An operation is streaming if it only fetches elements from the source sequence as it requires them, and does not store those elements internally unless otherwise specified.

An operation is buffering if it drains the source sequence (i.e. fetches all the elements) when the first element of the result sequence is fetched, and stores the items internally.

I’m not even entirely comfortable with this: you could claim that Reverse is "streaming but with internal storage" – but that’s against the spirit of the definitions. Why did I mention the internal storage at all? Well, consider Distinct… that streams data in that it will the result sequence will return the first element immediately after reading the first element from the source sequence, and so on – but it has to remember all the elements it’s already returned, for obvious reasons.

Some operations are buffering in one input and streaming in another – for example, Join will read all of the "inner" sequence as soon as it’s asked for its first element, but streams the "outer" sequence.

Why does this matter?

Is this just another example of my pedantry and desire for precision? Not really. Consider my old favourite example of LINQ: processing huge log files. Suppose each log entry contains a user ID, and we’ve got a handy log reader which will iterate over all the log files, yielding one log entry at a time.

  • Using entries.Reverse() would be disastrous if we ever actually used the result. We really, really don’t want to load everything into memory.
  • Using entries.Select(x => x.UserId) would be fine, so long as we used the result without buffering it ourselves.
  • Using entries.Select(x => x.UserId).Distinct() might be fine – it would depend on how many users we have. If you’re processing some company-internal application logs, that’s probably okay even if you’ve generated a huge number of log entries. If you’re processing FaceBook logs, you could have more of a problem.

Basically, you need to know what an operation will do with its input before you can decide whether or not it’s usable for a particular situation.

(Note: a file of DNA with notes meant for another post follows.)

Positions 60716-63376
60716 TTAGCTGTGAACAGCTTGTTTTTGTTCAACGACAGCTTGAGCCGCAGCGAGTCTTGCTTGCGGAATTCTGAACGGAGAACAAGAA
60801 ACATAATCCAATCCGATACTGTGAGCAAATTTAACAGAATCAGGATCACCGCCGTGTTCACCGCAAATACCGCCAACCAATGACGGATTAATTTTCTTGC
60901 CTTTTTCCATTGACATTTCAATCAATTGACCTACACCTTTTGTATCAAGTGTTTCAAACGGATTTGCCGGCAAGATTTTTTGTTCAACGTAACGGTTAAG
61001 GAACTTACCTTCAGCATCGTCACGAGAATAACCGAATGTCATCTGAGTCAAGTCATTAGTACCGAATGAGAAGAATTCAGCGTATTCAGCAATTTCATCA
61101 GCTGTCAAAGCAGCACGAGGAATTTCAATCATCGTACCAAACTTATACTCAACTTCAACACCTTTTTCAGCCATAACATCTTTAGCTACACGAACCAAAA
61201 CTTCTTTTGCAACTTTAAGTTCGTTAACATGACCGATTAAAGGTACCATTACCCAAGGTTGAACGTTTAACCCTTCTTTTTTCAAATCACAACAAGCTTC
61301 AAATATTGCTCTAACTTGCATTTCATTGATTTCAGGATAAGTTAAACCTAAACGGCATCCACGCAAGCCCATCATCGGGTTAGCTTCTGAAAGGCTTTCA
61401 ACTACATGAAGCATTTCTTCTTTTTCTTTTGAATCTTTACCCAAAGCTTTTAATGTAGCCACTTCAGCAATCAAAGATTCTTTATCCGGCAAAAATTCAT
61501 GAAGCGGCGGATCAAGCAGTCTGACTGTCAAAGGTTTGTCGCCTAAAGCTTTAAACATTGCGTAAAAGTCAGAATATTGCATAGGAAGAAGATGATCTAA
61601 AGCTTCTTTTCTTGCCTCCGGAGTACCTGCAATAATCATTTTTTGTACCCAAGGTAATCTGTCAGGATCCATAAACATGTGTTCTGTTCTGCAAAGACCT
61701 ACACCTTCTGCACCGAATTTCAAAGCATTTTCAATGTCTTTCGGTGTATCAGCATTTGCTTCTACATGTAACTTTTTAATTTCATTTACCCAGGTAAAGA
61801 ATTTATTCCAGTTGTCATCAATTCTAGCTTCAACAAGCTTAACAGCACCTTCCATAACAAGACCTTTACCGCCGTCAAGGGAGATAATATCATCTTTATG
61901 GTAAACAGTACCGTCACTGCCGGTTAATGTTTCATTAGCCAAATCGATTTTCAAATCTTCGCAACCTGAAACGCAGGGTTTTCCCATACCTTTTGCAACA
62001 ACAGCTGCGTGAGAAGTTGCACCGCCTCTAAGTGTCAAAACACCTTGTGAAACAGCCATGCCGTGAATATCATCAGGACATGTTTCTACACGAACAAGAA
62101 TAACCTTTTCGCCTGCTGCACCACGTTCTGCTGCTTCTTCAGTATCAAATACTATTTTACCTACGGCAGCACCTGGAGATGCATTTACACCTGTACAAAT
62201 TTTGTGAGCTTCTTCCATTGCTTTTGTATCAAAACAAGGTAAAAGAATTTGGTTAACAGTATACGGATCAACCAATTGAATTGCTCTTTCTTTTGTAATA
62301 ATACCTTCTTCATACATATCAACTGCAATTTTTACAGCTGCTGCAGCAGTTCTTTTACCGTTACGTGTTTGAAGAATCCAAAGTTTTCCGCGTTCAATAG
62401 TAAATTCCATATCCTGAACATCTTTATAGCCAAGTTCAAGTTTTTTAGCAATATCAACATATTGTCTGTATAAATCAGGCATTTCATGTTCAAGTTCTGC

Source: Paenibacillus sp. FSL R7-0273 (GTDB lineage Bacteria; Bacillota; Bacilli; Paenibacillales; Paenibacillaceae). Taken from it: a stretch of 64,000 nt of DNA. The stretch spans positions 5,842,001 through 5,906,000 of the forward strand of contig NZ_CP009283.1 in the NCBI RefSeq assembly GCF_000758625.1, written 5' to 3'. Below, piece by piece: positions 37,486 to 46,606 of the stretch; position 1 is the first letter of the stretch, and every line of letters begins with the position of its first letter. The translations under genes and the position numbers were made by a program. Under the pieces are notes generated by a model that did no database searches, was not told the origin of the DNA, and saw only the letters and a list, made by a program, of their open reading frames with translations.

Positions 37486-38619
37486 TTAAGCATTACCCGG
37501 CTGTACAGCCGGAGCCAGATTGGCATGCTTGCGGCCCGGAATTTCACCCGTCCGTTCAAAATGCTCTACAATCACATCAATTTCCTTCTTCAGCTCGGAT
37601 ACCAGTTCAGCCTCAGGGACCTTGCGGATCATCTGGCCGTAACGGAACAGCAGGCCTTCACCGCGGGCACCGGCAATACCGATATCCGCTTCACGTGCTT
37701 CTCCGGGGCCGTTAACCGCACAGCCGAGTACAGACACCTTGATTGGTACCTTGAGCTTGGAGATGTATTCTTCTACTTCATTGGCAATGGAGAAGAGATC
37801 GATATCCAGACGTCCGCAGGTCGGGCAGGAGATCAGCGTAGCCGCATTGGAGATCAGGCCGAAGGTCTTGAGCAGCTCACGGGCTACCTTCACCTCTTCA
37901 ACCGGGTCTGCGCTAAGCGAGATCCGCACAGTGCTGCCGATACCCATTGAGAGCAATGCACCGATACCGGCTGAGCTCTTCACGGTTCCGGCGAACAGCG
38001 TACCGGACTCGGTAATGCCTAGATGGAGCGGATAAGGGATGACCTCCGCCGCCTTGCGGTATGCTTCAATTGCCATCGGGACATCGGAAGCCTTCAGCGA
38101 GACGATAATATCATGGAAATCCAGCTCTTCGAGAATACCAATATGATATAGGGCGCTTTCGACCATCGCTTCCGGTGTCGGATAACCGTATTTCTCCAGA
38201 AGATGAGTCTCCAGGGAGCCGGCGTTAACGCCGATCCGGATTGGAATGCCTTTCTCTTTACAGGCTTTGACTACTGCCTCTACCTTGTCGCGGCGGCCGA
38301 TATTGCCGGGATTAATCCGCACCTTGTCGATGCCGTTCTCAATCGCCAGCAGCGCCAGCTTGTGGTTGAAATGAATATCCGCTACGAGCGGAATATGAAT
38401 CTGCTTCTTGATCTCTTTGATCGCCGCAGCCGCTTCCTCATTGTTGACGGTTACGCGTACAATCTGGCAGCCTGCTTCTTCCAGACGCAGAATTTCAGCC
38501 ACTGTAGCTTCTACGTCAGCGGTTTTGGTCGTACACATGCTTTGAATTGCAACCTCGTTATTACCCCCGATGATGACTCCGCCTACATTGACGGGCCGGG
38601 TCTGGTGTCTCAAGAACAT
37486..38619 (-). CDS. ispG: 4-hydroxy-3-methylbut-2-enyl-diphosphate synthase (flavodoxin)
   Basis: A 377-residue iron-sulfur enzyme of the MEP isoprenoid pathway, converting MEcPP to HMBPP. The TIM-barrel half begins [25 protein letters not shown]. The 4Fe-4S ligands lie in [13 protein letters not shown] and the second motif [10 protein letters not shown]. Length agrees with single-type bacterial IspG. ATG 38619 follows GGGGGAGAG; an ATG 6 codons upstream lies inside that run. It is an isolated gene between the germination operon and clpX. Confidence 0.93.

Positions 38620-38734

The best answer for this (IMO) is to document any such methods meticulously. Yes, you then lose the flexibility of changing the behaviour at a later date – but at least you’ve then provided something that can be used with confidence.

Note that Reactive Extensions has a similar problem, but in a slightly different form – in that case, the distinction between "hot" and "cold" observables can make a big difference, along with scheduling etc. Again, documentation is the key in my view.

Speaking of which…

I’m delighted to announce that I’m going to be speaking at the Norwegian Developer Conference 2010 in Oslo in June. Rune Grothaug announced this with the very modest claim that my talk (combined with a Q&A with Mads Torgersen afterwards) could "alter the future of C# altogether". Well, I don’t know about that – but I’m very much looking forward to it nonetheless.

As I’m doing quite a bit of this public speaking lark at the moment, I thought it might be worth keeping an up-to-date list of my speaking engagements – and what better way than to have a Google Calendar for the job? You can browse the embedded version below, or subscribe to the ical feed from your own calendaring system.

I’ll try to keep this up-to-date, but you should be aware that some events may well be tentative – it’s probably best to check on the event’s web site, which will usually be linked in the description for the event.  Also note that I don’t always know which days I’ll be at an event – in order to keep a reasonable home life, I’ll often just be popping in for a day or two within a longer conference.